Thursday, March 03, 2005

All Booked Up

I'm sitting at the computer in our home office and pondering the eclectic collection of books on the shelf beside me.

For instance, here's one pile, and from bottom to top, there is:

1. Usted y yo -- that was my grade 10 Spanish book, used many lunas ago, in school.
2. Home Buying Strategies for Resale Homes [did we use any of the strategies when we bought our two homes? I think not.]
3. Why We Love the Dogs We Do
4. The Jewish Pleasure Principle
5. The 7 Habits of Highly Effective People [do they list my bad habits, I wonder]
6. The Business Writer's Handbook
7. How To Clean Practically Anything [man, that book is gathering dust!]
8. How To Succeed in Your Home Business
9. After Long Silence [ a powerful memoir about the secrets that held one family together in a bond of silence for more than four decades. Hint: author was raised Roman Catholic, and only as an adult, did she discover her parents were Jewish, Holocaust survivors living invented lives.]
10. A Dictionary of Textile Terms [referred to in the prelim pages as "the new language of fabrics." Now why we even have this book at all is beyond me.]
11. Waters of Babylon [short stories written by my girlfriend's father, describing his life in Bagdad, Iraq, before his family moved to Israel. This is an autographed copy, and as well, I have a credit in the book, as I helped with the editing of this vanity press book.]
12. Webster's Thesaurus
13. Parenting Wit and Wisdom [no, I did not write that book]

Yes, this is certainly a random gathering on one shelf. Another bookshelf on the opposite wall houses an assortment of cookbooks on one shelf and a collection of benschers gathered from many simchas over the years on another shelf.

Our home is certainly a house of books --- children's books, business books, reference books, cookbooks, coffee table books (but we have no coffee tables, so they're just "shelved books"), parenting books, educational books and Jewish and religious books.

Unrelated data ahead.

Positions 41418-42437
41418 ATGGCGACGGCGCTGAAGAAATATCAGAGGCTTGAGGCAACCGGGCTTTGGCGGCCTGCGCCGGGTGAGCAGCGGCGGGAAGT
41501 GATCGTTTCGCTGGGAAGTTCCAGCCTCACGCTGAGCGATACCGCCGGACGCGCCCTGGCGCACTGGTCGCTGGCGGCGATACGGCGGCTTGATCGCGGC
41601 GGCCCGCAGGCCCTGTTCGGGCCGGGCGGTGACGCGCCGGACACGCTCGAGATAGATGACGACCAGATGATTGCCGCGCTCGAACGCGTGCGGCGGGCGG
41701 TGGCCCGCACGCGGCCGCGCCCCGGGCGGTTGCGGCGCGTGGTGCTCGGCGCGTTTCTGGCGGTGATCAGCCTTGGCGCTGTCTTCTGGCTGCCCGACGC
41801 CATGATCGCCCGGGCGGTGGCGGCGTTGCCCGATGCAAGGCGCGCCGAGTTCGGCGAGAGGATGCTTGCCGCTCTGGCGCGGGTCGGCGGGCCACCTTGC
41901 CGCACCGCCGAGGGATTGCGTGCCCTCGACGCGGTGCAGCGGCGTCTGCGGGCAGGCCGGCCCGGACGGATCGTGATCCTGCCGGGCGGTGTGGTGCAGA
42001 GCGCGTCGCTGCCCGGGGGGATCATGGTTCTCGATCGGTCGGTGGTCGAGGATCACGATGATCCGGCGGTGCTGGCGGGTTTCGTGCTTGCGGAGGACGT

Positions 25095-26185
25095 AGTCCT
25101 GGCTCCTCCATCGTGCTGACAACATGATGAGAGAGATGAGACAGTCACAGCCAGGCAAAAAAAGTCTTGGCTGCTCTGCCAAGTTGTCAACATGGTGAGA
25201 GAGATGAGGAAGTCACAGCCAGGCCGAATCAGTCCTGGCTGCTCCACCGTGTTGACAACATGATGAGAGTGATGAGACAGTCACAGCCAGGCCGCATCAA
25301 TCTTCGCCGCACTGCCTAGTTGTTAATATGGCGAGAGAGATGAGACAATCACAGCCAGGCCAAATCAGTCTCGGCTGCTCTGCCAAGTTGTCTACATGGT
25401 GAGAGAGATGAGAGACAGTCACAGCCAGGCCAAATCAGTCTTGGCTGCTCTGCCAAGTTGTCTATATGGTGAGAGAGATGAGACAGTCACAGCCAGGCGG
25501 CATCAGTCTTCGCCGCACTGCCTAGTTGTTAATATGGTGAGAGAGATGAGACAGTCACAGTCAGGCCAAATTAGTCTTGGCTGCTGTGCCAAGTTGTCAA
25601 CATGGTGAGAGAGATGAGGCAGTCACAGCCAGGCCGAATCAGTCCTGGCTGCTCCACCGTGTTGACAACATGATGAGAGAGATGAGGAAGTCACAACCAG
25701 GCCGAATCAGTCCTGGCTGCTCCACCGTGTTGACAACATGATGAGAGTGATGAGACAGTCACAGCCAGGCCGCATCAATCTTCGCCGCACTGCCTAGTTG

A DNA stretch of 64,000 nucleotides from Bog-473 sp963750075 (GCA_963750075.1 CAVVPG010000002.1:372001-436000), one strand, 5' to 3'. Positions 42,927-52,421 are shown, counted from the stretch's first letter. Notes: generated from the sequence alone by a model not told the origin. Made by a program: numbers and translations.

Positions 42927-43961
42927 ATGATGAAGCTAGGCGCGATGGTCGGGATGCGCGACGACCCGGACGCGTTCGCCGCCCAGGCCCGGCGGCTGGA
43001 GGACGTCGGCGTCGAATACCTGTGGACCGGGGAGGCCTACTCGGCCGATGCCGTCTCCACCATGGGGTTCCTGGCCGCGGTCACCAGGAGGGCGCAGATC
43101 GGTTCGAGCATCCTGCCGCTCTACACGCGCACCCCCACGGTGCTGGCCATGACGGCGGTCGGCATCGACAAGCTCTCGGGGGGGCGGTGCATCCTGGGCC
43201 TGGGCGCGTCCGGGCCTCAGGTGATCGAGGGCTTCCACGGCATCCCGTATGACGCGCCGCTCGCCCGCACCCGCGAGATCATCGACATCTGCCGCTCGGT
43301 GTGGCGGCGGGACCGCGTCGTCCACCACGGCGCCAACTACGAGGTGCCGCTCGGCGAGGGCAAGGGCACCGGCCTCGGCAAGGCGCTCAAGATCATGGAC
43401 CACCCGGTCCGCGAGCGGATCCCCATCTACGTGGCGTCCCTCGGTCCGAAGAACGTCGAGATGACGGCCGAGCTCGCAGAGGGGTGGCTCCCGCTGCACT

But with our last move, I had to lose some of the amassed novels and outdated reference books because of space allowance. Saying goodbye to a book is sometimes like saying goodbye to a friend. First you offer a quick hello (when you don't recall that you even had read the book, so you skim the pages) and then a quick goodbye -- and move on.

I even have a few autographed books with personal messages -- Canadian poet Irving Layton's poetry collection For My Brother Jesus, Herman Wouk's The Hope, Mordecai Richler's Joshua Then and Now, to name a few. These books will remain treasured friends, and I will continue to make room for them in my life -- and on my bookshelf!

Here Comes the Sun...

March 3. Toronto. Middle of winter. Sun is shining. Sun is shining very brightly. Sun is blinding. Sun is blinding me as I drive in to work. Blinding sun makes me think...

People tend to complain every which way.

It's winter, there's too much snow, I wish it would let up. So what does it do? IT RAINS. Bring back the snow, people cry out.

It's gray outside, murky and miserable-looking. I wish it would be sunny for once. Okay, so it's sunny. It's too sunny. It's blinding drivers and pedestrians on the road. They are just accidents waiting to happen. I want gloomy again, people say.

It's been a dry season. I wish it would rain. The heavens hear, open up, and pound the earth with torrential rains, the skies with jagged lightning and cracks of thunder. Are we on our way to build an ark? Too much rain, they complain.

I wish it were warmer. I'm tired of wearing a jacket or sweater outside. The heat comes, the heat stays, it's too's unbearable. Damn, I'm tired of the heat, and I'm catching a cold from sitting in front of the air conditioner and fan all day.

Now I think one thing we wouldn't complain about is happiness. 'Cause too much happiness is a very good thing, and one would be inclined to share it with others.

[Now, for all you folks who wonder why I didn't put "money" into any equation, the reason is simple. People complain without money, people still complain with money, and I've seen and heard that too much money is not necessarily a good thing. Just think like this: all the money in the world might get you some good medical care, but it won't save you when you've been given a "deadline" on life.]